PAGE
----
with my working brothers and sisters, something very unexpected happened. A train pulled up. But it wasn’t the M. Or the E. It was a pitch black train, with a flat top. Not cold and stony with sleek dips and curves. But sharp edges with fat bolts lining the corners. And it pulled to a loud screechy halt in front of the quiet and now very puzzled crowd. Is it a work train? Is it one of those trash trains that go by during the late night hours? But its rush hour. And it stopped? Are those people inside behind the windows? Yes there were. And when the doors opened and to let us in we still didn’t make the slightest move. A conductor dressed in a vintage 1950’s train employees uniform leaned out of the last car and yelled “SAAAAME AS THE M TRAIN! NEXT STOP— LEXINGTON AVENUE!!”. 3 thousand people with dropped mouths held onto their brief cases and coffee cups while they stood and stared at him. Still motionless. He only looked slightly amused before adding “ALL ABOOOOOOOORED!” You’ve got to be kidding me? We all broke out of our trance and made like little kids entering the play ground at McDonald’s. The interior wasn’t white and cold, lit by long blurred panels, like a normal train. But lit by actual light bulbs lining the ceiling, filling each car with a warm orange glow. Ceiling fans hung up in the center of the cars ceiling. Springy fat couches with red leather upholstery lined the walls in place of the cold plastic benches that normal sat in their place waiting to flatten out our rears. In place of the Viagra and HBO adds that cover the high parts of the walls were Cola and Dapper Dan. These and just about about everything else on the train was different. Inside a man stood in each car explaining how things worked with the subways in the 50s and 60s and pointed out funny or quirky details. But hardly anyone sat around to listen. Everyone’s face literally was lit up with a grin, even the old, bent businessmen ran with the others from car to car whipping out their cameras with everyone else. People calling friends about it, everyone taking pictures or video, bouncing on the springy couches, reading the adds, asking the older people on the train about how it was when they were a kid. And the old people in return excitedly retelling memories about how things use to be, flashes of nostalgia across their expressions as they gazed over the trains inside. It broke down halfway to Lexington and took close to 20 minutes to get working again. A 20 minute break down during rush hour? Any other day that would have people shouting for blood. But not today. That only meant more time to forget their troubles, the slaving job ahead of them, as they pranced around their playground, their ghost train. All that was missing was a conductor walking through the aisles with trays of hot coco.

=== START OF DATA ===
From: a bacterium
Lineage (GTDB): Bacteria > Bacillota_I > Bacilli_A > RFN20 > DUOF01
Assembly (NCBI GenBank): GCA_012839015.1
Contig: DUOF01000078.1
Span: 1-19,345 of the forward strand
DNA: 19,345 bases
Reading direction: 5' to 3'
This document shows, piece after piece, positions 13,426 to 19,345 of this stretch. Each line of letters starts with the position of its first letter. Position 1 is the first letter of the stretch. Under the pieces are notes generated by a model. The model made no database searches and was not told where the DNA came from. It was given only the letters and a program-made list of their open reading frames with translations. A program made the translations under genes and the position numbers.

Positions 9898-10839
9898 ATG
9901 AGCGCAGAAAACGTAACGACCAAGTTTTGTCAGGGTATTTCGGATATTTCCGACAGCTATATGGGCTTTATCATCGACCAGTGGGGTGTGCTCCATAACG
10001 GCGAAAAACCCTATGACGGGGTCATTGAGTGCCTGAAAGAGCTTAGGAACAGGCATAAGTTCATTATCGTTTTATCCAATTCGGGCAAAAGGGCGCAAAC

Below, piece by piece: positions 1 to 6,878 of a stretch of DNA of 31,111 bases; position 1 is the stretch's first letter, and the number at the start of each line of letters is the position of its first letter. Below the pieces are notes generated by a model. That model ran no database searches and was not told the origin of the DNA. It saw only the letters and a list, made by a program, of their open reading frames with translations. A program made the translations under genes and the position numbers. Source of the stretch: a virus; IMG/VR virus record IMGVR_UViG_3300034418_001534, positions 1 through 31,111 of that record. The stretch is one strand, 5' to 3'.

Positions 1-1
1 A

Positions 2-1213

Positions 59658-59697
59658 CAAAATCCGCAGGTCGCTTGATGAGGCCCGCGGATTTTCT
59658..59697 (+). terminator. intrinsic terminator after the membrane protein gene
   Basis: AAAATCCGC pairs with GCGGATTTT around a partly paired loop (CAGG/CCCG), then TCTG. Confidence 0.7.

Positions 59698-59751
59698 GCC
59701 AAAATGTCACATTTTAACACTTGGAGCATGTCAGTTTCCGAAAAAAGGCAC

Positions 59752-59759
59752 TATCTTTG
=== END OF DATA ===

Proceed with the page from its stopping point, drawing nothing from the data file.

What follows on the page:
As for me?
I eventually sat down and stopped looking at the train, but the people in it. Wow. How very different. Excited, happy… interested. Well I had to hand it to The Big Apple. It had done it this time. And on this particularly sad and cold morning I had already passed some very final and (now I can see) very ignorant judgment. If there’s one thing this city is good at, its making things happen. Someone had a neat idea. And they went for it, and it happened. Hey! Lets take one of our old trains from the 60s and dress her back up. Have a few good boys pop the hood and make sure shes up to it, then run her for a weekend or something. Give people something to see. Something different.
Well that’s why I’m here
isn’t it? I had an idea and now I’m trying to make it happen. That’s why I brought it to the city. THIS city